The main onboard store was a large “galleria” located all the way aft on deck 7. Although the shop was attractive enough, the prices were even higher than you would understandably expect given the captive nature of the customers. Sundries especially were a terrible rip-off, with prices around three times that on land. Why bother to stock any of this if passengers can just hop off the ship and pick things up at local markets?

Having heard about bad-tasting water on some ships and wanting to avoid expensive onboard purchases, we brought a case of our own bottled water. It turned out that the water out of our bathroom tap tasted just fine, as did the chilled water from the drinking fountains in the fitness center. We always accepted regular water from pitchers at dinner, which also tasted fine. We learned later that Dawn produces its own fresh water from seawater, which must work because we certainly didn’t get sick.

On disembarkation morning, we had a chance to take sneak peeks at other staterooms while they were being cleaned. The higher level suites were truly awesome, with the amenities kicked up a few more notches. In particular, the eight AB category penthouse suites were very nice (we called them “doublewides”) and they’re all located on deck 11. Two were on either side of our cabin. The balcony was the same size as ours but it had authentic looking teak deck chairs like on the old steamers. In the location of what would otherwise be a second balcony was the spectacular bathroom, with full-height windows looking out from both the separate whirlpool bath and shower compartments. Of course, there was a separate living/dining room, with well-stocked glassware, dishes, potted plants and much larger closet. There was even a completely separate small “inside” bedroom with its own smaller bathroom that looked perfect for kids. For those who can manage true suites, I would say the AB suites had the best combination of features and location. The suites I saw facing forward were also nice, but the balconies are nearly unusable when the ship is underway due to the strong wind. The rear-facing suites were similar to the forward ones and have a great view, but I would be worried about vibration. In general, we felt almost no vibration anywhere on the ship, except in the Venetian restaurant, which is directly above the propulsion system. However, during port maneuvers, there would occasionally be sharp jolts and some noticeable vibration, which was felt most at the rear of the ship.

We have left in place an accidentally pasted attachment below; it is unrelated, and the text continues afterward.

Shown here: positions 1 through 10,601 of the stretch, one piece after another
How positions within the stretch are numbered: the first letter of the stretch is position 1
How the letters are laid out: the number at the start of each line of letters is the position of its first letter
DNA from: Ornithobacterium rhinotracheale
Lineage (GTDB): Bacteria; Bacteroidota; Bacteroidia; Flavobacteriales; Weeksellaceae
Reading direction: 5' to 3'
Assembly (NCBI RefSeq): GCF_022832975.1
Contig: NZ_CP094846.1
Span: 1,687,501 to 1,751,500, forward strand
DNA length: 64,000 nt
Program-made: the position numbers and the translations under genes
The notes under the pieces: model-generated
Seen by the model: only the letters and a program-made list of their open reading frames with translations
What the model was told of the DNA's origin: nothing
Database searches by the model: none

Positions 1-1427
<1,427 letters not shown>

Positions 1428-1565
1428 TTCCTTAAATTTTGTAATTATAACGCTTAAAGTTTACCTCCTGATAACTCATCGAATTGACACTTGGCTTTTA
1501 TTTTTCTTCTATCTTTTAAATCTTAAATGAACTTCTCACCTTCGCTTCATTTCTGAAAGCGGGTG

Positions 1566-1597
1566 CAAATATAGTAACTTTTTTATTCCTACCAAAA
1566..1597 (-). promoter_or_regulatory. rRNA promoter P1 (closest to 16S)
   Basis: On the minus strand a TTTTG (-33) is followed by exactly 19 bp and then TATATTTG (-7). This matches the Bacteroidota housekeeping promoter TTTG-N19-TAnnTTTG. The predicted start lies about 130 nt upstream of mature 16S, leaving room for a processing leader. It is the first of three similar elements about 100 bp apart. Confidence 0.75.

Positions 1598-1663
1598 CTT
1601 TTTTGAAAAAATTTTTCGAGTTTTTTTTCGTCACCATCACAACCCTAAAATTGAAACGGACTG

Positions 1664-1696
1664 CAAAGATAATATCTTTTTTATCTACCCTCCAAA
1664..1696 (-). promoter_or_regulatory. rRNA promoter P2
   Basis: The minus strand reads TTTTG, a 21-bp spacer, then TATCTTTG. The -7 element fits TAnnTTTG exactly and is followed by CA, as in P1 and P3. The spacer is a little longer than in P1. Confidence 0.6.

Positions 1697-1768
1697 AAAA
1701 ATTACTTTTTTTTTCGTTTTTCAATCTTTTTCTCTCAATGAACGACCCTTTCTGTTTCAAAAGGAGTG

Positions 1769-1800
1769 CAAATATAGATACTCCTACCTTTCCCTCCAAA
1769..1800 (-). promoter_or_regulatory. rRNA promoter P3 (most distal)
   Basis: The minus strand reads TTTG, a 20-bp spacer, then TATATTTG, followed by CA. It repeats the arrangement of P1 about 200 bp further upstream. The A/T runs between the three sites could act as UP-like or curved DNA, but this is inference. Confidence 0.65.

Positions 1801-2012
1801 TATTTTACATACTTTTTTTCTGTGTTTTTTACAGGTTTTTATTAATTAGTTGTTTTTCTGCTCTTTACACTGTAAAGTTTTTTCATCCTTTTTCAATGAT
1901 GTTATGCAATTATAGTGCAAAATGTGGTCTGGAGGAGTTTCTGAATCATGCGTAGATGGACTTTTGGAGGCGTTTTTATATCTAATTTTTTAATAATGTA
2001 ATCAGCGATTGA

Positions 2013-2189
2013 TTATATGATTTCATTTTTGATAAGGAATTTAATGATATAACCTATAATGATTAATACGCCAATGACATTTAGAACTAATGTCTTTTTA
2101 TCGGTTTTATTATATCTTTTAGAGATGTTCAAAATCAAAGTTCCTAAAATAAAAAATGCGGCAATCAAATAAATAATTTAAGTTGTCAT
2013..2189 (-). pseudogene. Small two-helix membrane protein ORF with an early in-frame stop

Final Thoughts

If you’ve gotten this far, you may not want to read any more, but here are a few last observations about the Dawn. The ship seemed extraordinarily well designed to us, making efficient use of all available space to match the wide variety of needs that the diverse passenger mix has. Even though the ship was large, it was a pleasure to go from one part of the ship to the other as there was always something interesting to see or pleasant spaces to just be in. We love the concept and execution of Freestyle cruising, which is clearly very well done on this ship. It allows people complete flexibility to enjoy their vacation at their own pace. We are hooked on cruising now and are looking forward to our next trip on NCL or another interesting cruise line.